The tax-cut referendum
Voters across the country endorsed spending restraint
For months on end, Democrats crowed that voters were going to toss Kansas Gov. Sam Brownback and his tax-cutting agenda out of office on Tuesday. He was pounded in the media for the evident sin of following the Laffer-Moore model of income-tax rate reductions to stimulate growth and prosperity. This reform was denounced as a failure and “trickle-down economics.” Voters don’t want tax cuts, The Kansas City Star, The New York Times and others hollered hopefully.
Except it didn’t turn out that way. Not at all.
Mr. Brownback and his tax cuts survived (albeit narrowly). The real message sent on Tuesday was precisely the opposite of what the critics hoped. Mr. Brownback won while his tax-hiking neighbor, Democratic Gov. Pat Quinn in Illinois, was thrown overboard by voters.
Tax-cutting governors such as Scott Walker in Wisconsin, Rick Scott of Florida, Mary Fallin of Oklahoma, John Kasich of Ohio and Rick Snyder of Michigan, to name a few, joined Mr. Brownback and all won — mostly by big margins. The governors who got tossed out of office this week or where party control changed were in the tax-hiking states. Democrats lost not just in Illinois, but in Massachusetts and Maryland, too — all deep-blue states where income taxes went way up. The only Republican across the country who lost this week was Tom Corbett of Pennsylvania. He infuriated conservatives by raising gas taxes.
The Brownback win is special salt in the wounds to the left, the media and the teachers unions. Liberals had attracted millions of outside dollars into Kansas to deny the governor and former senator a second term. The Kansas City Star ranted day after day that Mr. Brownback (and I) were “lying” for trumpeting the success of the tax-cut agenda. He won by promising to move forward with his goal to eliminate the state income tax entirely.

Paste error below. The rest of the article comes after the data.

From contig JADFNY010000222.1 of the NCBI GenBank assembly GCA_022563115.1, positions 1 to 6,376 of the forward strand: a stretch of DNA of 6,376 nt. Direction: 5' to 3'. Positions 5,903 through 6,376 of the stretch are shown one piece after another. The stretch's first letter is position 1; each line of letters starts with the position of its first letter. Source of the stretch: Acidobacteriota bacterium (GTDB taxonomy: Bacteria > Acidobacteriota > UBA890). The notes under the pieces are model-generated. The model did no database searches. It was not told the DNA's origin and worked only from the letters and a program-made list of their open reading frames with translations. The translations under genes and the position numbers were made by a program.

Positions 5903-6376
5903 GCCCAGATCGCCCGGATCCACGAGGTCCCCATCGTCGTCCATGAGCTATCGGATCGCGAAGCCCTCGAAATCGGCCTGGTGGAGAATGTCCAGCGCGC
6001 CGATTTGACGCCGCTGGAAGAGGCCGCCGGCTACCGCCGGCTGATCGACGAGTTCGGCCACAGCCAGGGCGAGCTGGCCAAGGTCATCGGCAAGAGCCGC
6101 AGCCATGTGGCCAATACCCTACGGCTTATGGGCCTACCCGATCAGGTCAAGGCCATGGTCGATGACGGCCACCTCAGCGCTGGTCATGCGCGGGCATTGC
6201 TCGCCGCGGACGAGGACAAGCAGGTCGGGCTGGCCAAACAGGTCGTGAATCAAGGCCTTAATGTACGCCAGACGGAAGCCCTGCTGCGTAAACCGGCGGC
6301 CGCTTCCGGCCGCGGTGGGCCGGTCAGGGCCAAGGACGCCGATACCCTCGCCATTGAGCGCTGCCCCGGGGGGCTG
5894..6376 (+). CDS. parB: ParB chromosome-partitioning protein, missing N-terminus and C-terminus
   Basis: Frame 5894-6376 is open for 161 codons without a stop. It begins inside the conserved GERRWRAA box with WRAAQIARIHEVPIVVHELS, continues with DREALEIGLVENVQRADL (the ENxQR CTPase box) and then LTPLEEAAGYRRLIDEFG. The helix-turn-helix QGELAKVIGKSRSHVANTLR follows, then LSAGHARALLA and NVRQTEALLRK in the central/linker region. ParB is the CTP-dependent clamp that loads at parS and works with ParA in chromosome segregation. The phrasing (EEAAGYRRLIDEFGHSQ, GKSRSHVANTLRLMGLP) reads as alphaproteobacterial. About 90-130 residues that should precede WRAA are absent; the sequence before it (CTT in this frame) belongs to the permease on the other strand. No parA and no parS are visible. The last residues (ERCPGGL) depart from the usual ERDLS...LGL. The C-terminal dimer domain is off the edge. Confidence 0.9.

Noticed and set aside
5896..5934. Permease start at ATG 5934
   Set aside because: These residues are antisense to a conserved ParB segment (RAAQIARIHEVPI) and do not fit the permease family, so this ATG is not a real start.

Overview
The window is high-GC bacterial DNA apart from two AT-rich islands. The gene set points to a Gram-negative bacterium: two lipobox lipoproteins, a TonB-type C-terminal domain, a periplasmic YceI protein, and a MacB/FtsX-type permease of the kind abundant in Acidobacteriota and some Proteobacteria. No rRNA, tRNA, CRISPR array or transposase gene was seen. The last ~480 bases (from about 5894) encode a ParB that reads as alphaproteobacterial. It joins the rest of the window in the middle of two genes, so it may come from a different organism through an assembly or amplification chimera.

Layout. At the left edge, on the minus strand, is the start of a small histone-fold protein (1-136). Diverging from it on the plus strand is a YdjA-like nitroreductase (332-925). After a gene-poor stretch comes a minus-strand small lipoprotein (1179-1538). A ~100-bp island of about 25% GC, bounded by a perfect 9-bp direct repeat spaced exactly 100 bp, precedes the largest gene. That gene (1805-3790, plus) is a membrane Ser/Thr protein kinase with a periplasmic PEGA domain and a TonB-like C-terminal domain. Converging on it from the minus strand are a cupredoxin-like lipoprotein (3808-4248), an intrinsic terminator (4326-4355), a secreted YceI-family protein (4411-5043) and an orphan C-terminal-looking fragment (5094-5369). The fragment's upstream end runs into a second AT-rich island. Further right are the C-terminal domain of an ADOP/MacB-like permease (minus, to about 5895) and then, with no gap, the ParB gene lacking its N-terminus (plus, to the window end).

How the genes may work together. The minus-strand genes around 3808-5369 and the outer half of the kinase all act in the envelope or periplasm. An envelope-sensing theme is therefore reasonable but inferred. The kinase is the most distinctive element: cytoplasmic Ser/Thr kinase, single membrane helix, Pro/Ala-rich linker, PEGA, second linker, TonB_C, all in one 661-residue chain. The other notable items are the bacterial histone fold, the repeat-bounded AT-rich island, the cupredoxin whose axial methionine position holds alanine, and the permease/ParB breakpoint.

The real tax revolt was in Illinois. The Land of Lincoln was supposed to be a showcase for how loading up taxes on the rich could rebuild a state economy. As the union bosses cheered, Mr. Quinn pushed through the biggest income tax in Illinois history, raising the personal income tax to 5 percent from 3 percent and the corporate tax to nearly the highest in the nation.
It didn’t work. The state is still in lousy financial shape with massive unfunded pension liabilities. The bond rating has been downgraded multiple times. The rate of job growth in the Land of Lincoln is the slowest in the Midwest and behind much-maligned Kansas. Mr. Quinn is gone.
The tax-hiking agenda fared poorly on the ballot all over the country. In Nevada, voters rejected a new 2 percent business margins tax to fund schools. In Tennessee, voters approved a constitutional amendment banning the legislature from implementing an income tax and Georgia voters capped the income tax. Massachusetts voters banned automatic gas-tax hikes.
The move to cut and cap income taxes is rooted in solid science. As Mr. Laffer, Travis Brown, Rex Sinquefield and I show in our book, “The Wealth of States,” low and no income-tax states substantially outperform high incometax states. Just look at the job-creation rate, which has been two to three times higher in Texas and Florida, where there is no income tax, versus New York and California, where the income tax can reach 13 percent. (See chart).
Alas, in these states, voters countered the national trend. Gov. Jerry Brown won big in California after raising taxes, as did Andrew Cuomo in New York.
But they are dancing on a thin sheet of ice. I suspect voters don’t want more taxes, because they don’t think the money will be spent wisely by politicians. Voters seem to understand that trying to tax a state to prosperity is a fool’s errand. The media and political pundits who said that Mr. Brownback was a dead man walking still don’t get it. They were big losers on Tuesday, too. Stephen Moore is chief economist at the Heritage Foundation.